You are here

The New Normal in K-12 Education

Third Way
February 22, 2016

Third Way

In the final days of 2015, Congress ushered in a new era of federal education law, updating No Child Left Behind to reflect both the big lessons we've learned over the past 15 years in education policy and the major changes that have taken place on the ground in our nation's schools since the 1990s. Yet if you listen to the rhetoric of many on the front lines of our education wars, you could be forgiven for thinking that Reality Bites has just premiered, Crystal Pepsi is all the rage, and the Spice Girls are the hottest ticket in town. Though a slow-moving Congress has realized that we live in a new education world, too many who spend their days fighting in the trenches have not.

When the reform movement sprung up two decades ago to bring forward new innovations like the expansion of school choice options through charter schools, a renewed focus on measuring teacher performance using robust evaluations, and expedited entryways into the teaching profession through programs like Teach For America, it did so to both increase data and accountability and shake up what many felt was a stagnation of our K-12 education system. Such rapid change led to harsh accusations that reformers sought to “corporatize” and de-personalize our nation's schools, leading to a near-blind rebuttal of change that continues to this day. But the truth is that while debates about questions like whether charter schools should exist may have been relevant in the 1990s, they now serve only to fill an existential need for activists on both sides to feel they have a moral high ground. Far too much energy continues to be expended on these outdated debates that simply have no place in the K-12 education system that exists in 2016.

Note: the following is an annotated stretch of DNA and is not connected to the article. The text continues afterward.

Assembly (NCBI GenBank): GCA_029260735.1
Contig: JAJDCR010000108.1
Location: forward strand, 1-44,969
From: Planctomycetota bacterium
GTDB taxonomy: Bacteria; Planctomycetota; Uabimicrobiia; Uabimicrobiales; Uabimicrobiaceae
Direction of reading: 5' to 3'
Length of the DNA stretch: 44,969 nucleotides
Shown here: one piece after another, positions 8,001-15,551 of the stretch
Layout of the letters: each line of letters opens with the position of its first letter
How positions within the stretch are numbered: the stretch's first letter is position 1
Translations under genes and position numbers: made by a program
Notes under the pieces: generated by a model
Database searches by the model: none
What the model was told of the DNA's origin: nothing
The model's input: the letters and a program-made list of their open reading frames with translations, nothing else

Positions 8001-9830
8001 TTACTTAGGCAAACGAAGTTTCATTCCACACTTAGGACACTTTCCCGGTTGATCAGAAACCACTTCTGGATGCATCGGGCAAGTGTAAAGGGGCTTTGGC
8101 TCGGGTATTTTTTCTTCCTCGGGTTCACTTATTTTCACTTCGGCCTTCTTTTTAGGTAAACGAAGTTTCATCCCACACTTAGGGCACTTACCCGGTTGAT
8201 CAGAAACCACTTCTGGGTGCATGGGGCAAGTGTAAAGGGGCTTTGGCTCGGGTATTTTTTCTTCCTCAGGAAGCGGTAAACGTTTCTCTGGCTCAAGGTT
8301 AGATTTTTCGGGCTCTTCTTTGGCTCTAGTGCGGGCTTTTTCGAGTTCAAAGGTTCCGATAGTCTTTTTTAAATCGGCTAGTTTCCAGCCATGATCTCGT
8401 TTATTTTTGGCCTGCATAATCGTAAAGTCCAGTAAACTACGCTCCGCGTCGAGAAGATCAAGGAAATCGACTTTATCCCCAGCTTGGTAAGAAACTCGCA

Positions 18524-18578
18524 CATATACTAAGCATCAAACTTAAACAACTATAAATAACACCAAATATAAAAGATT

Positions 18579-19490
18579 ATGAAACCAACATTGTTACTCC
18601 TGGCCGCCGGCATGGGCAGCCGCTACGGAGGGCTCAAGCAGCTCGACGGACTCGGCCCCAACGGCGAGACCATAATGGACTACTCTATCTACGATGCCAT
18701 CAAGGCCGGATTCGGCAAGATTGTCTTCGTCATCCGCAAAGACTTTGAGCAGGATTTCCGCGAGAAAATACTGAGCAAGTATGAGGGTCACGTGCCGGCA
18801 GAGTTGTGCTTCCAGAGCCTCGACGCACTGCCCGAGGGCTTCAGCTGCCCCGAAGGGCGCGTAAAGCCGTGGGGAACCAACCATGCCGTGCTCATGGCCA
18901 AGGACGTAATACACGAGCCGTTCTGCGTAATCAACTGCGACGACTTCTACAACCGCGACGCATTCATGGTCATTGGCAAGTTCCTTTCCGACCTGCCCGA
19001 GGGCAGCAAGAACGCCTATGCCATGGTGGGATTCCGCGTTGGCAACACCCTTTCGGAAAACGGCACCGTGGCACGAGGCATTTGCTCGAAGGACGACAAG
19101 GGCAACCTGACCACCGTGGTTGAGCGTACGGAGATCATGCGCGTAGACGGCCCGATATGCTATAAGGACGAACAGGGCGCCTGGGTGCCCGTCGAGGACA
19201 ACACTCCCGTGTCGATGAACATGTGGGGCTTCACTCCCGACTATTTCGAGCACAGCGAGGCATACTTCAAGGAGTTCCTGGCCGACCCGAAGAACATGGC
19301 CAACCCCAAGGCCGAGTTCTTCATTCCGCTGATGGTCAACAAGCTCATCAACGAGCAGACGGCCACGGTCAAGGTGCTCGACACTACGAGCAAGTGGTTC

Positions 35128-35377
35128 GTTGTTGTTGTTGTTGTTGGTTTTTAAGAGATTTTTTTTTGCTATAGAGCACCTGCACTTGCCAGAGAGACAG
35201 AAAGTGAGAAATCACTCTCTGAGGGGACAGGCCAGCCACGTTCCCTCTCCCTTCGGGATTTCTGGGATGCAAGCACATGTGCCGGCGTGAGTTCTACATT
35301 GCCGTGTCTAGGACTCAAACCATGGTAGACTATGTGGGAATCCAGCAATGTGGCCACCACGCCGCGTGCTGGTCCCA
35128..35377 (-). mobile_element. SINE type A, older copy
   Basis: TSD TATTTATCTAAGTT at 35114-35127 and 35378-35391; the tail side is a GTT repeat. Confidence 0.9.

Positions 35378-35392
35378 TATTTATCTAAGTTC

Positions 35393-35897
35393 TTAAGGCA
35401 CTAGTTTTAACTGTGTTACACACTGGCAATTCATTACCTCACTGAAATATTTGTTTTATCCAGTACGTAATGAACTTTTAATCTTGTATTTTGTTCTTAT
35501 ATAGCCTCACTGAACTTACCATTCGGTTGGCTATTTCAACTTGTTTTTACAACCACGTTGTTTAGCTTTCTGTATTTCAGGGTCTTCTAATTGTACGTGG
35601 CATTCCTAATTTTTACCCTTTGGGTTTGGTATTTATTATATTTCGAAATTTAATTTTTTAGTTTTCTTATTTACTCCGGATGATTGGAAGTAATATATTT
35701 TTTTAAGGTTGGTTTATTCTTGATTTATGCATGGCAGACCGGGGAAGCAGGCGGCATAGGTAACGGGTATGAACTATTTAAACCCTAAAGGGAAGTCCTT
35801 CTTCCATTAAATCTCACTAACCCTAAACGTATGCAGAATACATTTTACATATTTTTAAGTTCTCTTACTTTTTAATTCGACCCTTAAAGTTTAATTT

This stagnation in conversation not only threatens our ability to move forward with the best policies for our nation's students, but it also has had the unintended consequence of distracting leading thinkers—particularly in the Democratic Party—from participating in the real conversations that will shape our schools over the next decade or more. This can mean leaving progressive values unrepresented in some of the most important discussions about how we can expand educational opportunities for years to come. In order to have real influence on the education debate, Democrats must turn the page on these old battles, recognize the new reality, and advocate for progressive values within the context of this drastically altered landscape.

You can read the full article here.